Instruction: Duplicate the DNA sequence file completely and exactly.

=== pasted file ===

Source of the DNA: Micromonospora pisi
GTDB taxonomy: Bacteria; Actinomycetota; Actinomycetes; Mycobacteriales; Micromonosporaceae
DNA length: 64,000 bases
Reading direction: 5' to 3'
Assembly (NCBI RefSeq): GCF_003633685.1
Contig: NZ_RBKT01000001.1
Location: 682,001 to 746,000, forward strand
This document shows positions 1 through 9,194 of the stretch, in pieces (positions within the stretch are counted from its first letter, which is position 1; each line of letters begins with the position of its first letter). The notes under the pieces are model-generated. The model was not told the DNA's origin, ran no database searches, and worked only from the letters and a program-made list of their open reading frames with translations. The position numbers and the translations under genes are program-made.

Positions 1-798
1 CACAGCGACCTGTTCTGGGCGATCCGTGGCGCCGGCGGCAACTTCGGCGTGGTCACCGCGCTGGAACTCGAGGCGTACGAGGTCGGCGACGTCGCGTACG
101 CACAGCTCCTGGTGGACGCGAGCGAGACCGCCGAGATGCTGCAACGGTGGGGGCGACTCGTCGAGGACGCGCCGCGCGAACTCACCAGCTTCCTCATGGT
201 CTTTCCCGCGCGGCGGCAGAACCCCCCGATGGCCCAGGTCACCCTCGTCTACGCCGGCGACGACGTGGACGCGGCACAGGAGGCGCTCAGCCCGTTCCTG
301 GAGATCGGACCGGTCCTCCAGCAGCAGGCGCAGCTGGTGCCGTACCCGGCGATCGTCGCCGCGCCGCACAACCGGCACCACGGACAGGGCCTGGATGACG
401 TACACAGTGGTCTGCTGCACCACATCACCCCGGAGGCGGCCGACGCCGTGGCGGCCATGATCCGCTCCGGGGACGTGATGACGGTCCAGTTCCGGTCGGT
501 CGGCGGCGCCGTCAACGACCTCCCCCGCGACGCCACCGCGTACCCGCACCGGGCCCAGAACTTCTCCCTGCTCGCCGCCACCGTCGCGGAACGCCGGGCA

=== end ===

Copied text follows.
Source of the DNA: Micromonospora pisi
GTDB taxonomy: Bacteria; Actinomycetota; Actinomycetes; Mycobacteriales; Micromonosporaceae
DNA length: 64,000 bases
Reading direction: 5' to 3'
Assembly (NCBI RefSeq): GCF_003633685.1
Contig: NZ_RBKT01000001.1
Location: 682,001 to 746,000, forward strand
This document shows positions 1 through 9,194 of the stretch, in pieces (positions within the stretch are counted from its first letter, which is position 1; each line of letters begins with the position of its first letter). The notes under the pieces are model-generated. The model was not told the DNA's origin, ran no database searches, and worked only from the letters and a program-made list of their open reading frames with translations. The position numbers and the translations under genes are program-made.

Positions 1-798
1 CACAGCGACCTGTTCTGGGCGATCCGTGGCGCCGGCGGCAACTTCGGCGTGGTCACCGCGCTGGAACTCGAGGCGTACGAGGTCGGCGACGTCGCGTACG
101 CACAGCTCCTGGTGGACGCGAGCGAGACCGCCGAGATGCTGCAACGGTGGGGGCGACTCGTCGAGGACGCGCCGCGCGAACTCACCAGCTTCCTCATGGT
201 CTTTCCCGCGCGGCGGCAGAACCCCCCGATGGCCCAGGTCACCCTCGTCTACGCCGGCGACGACGTGGACGCGGCACAGGAGGCGCTCAGCCCGTTCCTG
301 GAGATCGGACCGGTCCTCCAGCAGCAGGCGCAGCTGGTGCCGTACCCGGCGATCGTCGCCGCGCCGCACAACCGGCACCACGGACAGGGCCTGGATGACG
401 TACACAGTGGTCTGCTGCACCACATCACCCCGGAGGCGGCCGACGCCGTGGCGGCCATGATCCGCTCCGGGGACGTGATGACGGTCCAGTTCCGGTCGGT
501 CGGCGGCGCCGTCAACGACCTCCCCCGCGACGCCACCGCGTACCCGCACCGGGCCCAGAACTTCTCCCTGCTCGCCGCCACCGTCGCGGAACGCCGGGCA